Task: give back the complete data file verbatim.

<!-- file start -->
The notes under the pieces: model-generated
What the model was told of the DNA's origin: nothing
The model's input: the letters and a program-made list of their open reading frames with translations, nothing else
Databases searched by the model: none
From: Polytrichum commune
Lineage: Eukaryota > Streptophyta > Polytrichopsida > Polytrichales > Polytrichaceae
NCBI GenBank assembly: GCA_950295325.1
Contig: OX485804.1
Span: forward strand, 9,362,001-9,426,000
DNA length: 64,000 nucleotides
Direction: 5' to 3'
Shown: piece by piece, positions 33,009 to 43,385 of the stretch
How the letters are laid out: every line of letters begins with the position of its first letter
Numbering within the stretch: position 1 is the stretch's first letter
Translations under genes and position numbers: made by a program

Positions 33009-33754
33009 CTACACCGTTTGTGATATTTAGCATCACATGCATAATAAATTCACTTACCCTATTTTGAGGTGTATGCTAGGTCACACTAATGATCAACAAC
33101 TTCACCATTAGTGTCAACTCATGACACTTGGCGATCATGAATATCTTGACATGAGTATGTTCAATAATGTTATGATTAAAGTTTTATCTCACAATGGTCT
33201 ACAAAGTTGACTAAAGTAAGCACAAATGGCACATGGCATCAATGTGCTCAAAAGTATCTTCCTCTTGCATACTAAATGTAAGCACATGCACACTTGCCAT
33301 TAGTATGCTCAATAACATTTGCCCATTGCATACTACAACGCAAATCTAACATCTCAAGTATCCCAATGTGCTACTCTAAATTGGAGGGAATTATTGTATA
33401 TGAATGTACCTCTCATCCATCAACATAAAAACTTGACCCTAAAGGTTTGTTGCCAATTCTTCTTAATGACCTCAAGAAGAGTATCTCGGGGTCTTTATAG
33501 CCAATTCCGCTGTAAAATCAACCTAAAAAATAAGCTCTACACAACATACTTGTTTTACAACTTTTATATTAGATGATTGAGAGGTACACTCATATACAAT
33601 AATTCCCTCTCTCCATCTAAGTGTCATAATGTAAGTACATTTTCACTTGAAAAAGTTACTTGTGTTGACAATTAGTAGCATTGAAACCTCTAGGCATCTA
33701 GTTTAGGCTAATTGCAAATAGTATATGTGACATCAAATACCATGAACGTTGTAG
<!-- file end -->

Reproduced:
The notes under the pieces: model-generated
What the model was told of the DNA's origin: nothing
The model's input: the letters and a program-made list of their open reading frames with translations, nothing else
Databases searched by the model: none
From: Polytrichum commune
Lineage: Eukaryota > Streptophyta > Polytrichopsida > Polytrichales > Polytrichaceae
NCBI GenBank assembly: GCA_950295325.1
Contig: OX485804.1
Span: forward strand, 9,362,001-9,426,000
DNA length: 64,000 nucleotides
Direction: 5' to 3'
Shown: piece by piece, positions 33,009 to 43,385 of the stretch
How the letters are laid out: every line of letters begins with the position of its first letter
Numbering within the stretch: position 1 is the stretch's first letter
Translations under genes and position numbers: made by a program

Positions 33009-33754
33009 CTACACCGTTTGTGATATTTAGCATCACATGCATAATAAATTCACTTACCCTATTTTGAGGTGTATGCTAGGTCACACTAATGATCAACAAC
33101 TTCACCATTAGTGTCAACTCATGACACTTGGCGATCATGAATATCTTGACATGAGTATGTTCAATAATGTTATGATTAAAGTTTTATCTCACAATGGTCT
33201 ACAAAGTTGACTAAAGTAAGCACAAATGGCACATGGCATCAATGTGCTCAAAAGTATCTTCCTCTTGCATACTAAATGTAAGCACATGCACACTTGCCAT
33301 TAGTATGCTCAATAACATTTGCCCATTGCATACTACAACGCAAATCTAACATCTCAAGTATCCCAATGTGCTACTCTAAATTGGAGGGAATTATTGTATA
33401 TGAATGTACCTCTCATCCATCAACATAAAAACTTGACCCTAAAGGTTTGTTGCCAATTCTTCTTAATGACCTCAAGAAGAGTATCTCGGGGTCTTTATAG
33501 CCAATTCCGCTGTAAAATCAACCTAAAAAATAAGCTCTACACAACATACTTGTTTTACAACTTTTATATTAGATGATTGAGAGGTACACTCATATACAAT
33601 AATTCCCTCTCTCCATCTAAGTGTCATAATGTAAGTACATTTTCACTTGAAAAAGTTACTTGTGTTGACAATTAGTAGCATTGAAACCTCTAGGCATCTA
33701 GTTTAGGCTAATTGCAAATAGTATATGTGACATCAAATACCATGAACGTTGTAG